Novel depicts country love

16 Nov, 2015 04:00 AM
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Wendy Altschwager with Hughie and a copy of her latest book Talk of the Town.
Wendy Altschwager with Hughie and a copy of her latest book Talk of the Town.

A LOVE of the country and farming has inspired One Tree Hill author Wendy Altshwager to recreate life, as she sees it, in a book.

She has just released her fifth novel, a story of a city school principal transplanted to a small school at the Goyder line.

Wendy, the daughter of a stock agent, grew up on the Eyre Peninsula and lived in the South East with husband John on a Hereford and Border Leicester stud and mixed farm before they sold up and moved to a small block in the Lower North.

Wendy wrote her first book while she and John were travelling in WA as "grey nomads" in 2007.

The couple spent four seeding seasons working on an 8000-hectare property near Geraldton, travelled to Broome and the Kimberley, and worked in silos in the south of the state.

"I was sending emails to friends about the things we were doing and they were saying 'this is funny'," Wendy said.

At this time the Altshwagers were working with teenagers so Wendy created a character, a 16-year-old boy, who was doing many of the things she was, and learning alongside her.

"I wrote a story about a kid between driving and cooking, then I shelved it for a few years," Wendy said.

"Eventually I showed people and they were positive."

This prompted Wendy to go through Peacock Publications to self-publish her first book - Runaway.

"I never intended to get anything published but it was something we could give our grandsons," she said.

"We could show them and say 'that story in chapter six, that really happened to Pa'.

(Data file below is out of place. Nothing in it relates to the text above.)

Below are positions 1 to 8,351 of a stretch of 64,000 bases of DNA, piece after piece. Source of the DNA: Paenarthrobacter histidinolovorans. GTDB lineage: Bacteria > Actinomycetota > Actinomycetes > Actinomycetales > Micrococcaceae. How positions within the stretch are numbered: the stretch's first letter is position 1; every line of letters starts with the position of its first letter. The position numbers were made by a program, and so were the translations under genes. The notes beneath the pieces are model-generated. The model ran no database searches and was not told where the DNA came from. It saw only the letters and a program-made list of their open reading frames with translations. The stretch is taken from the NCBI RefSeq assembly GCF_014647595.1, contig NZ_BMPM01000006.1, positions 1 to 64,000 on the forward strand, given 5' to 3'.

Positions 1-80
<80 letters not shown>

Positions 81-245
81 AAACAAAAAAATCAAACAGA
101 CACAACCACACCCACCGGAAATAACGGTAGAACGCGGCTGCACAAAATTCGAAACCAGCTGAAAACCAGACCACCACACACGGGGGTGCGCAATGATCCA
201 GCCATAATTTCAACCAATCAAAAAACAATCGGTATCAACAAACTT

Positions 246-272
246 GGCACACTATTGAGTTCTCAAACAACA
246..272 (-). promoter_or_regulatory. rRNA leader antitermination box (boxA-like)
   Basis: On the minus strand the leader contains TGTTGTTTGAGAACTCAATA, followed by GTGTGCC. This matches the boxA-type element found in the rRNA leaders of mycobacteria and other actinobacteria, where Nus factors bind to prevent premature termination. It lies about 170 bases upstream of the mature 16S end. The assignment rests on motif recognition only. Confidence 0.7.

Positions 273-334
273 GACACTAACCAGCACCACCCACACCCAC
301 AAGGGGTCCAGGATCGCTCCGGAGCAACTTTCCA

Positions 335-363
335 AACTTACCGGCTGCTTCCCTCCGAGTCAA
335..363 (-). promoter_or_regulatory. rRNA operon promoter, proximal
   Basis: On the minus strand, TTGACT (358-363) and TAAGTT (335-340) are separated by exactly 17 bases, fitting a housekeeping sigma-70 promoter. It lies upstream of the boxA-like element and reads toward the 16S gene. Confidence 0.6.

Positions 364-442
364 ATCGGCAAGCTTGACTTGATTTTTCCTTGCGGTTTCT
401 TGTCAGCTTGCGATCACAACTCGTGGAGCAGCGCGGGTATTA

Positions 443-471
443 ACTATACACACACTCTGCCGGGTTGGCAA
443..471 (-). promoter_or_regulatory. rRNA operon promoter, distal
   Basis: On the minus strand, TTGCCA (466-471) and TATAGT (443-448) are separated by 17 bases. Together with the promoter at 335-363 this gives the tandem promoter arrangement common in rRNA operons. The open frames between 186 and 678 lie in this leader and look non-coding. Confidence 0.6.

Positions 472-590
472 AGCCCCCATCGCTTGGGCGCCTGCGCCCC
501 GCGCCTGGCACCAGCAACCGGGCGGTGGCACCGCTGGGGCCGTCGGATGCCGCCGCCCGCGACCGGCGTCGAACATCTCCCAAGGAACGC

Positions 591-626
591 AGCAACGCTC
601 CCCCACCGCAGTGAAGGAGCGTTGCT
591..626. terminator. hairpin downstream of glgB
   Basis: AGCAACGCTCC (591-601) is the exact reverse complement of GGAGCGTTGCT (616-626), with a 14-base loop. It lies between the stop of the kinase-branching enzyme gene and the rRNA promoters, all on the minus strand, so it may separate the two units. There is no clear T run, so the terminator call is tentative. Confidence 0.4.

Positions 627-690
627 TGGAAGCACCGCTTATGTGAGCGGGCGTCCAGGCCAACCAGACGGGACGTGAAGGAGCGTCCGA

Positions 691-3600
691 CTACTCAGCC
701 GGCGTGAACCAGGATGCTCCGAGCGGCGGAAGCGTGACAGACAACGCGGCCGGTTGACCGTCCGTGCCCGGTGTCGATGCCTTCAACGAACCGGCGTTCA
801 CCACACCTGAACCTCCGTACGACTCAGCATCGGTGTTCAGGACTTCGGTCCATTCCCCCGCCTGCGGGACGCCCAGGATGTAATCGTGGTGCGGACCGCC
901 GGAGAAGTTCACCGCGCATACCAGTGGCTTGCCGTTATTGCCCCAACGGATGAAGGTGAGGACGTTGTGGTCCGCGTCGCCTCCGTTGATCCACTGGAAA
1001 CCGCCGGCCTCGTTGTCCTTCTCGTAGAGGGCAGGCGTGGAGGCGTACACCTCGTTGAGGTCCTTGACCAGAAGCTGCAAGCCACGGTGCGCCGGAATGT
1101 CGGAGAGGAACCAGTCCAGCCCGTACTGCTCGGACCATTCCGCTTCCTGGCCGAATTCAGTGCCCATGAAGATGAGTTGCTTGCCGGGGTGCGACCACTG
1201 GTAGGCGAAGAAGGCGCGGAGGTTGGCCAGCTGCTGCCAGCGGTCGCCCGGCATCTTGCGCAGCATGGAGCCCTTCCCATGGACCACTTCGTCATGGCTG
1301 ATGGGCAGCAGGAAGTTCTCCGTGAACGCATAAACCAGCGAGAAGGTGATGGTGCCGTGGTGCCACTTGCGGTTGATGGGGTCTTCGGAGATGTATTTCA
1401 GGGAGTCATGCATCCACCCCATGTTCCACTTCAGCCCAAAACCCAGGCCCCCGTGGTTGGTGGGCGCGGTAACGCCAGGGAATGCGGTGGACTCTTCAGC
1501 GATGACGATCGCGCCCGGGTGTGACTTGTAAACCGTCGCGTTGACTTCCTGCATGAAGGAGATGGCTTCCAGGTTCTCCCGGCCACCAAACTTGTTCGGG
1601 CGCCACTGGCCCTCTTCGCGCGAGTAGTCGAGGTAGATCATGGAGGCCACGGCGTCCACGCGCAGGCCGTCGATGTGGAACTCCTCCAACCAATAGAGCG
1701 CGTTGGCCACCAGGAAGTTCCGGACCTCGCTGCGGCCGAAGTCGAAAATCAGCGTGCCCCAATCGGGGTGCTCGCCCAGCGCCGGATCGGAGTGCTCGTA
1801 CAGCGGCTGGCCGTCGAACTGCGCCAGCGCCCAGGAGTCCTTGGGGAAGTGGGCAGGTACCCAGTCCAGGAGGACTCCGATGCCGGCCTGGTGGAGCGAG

"It was a chapter in our history."

In her first run she printed 150 copies to give to friends and family, but popularity meant her reprinted six times.

"I was bitten by the bug," she said.

From there she wrote a sequel, Edwina Downs, with the same characters.

Wendy's love of horses inspired her next book.

Prior Knowledge draws on her own experience in dealing with racehorses.

Her fourth book, The Pledge, incorporates some of John's stories from his childhood, presented in a modern setting, with flashbacks through the life of the fictionalised hero's grandfather.

"All my books are written from the realities of life," she said.

This true-life aspect is also evident in her latest novel, Talk of the Town, which launched in Jamestown in September.

"It's really about the small town where I grew up, which had lots of shops and services," Wendy said.

"Over time the railway line shut down, shops shut and the pub shut.

"The school had about 120 students when we went there and today has about 10 students."

Wendy said this decline in small towns was part of the inspiration behind Talk of the Town.

"You can travel anywhere in Australia and see a similar story," she said.

Wendy said a typical book took about 12 months to write, before the business of getting printed started.

"I can spend six to eight hours in the office every day to write it," she said.

The process has changed somewhat in the years since her first novel.

"I'm a lot more self-critical these days," Wendy said.

She has continued on the self-publishing path with all her novels.

"I like self-publishing; I get to keep control," Wendy said.

"I wanted the story told my way.

"All the covers on the books are my own photography."

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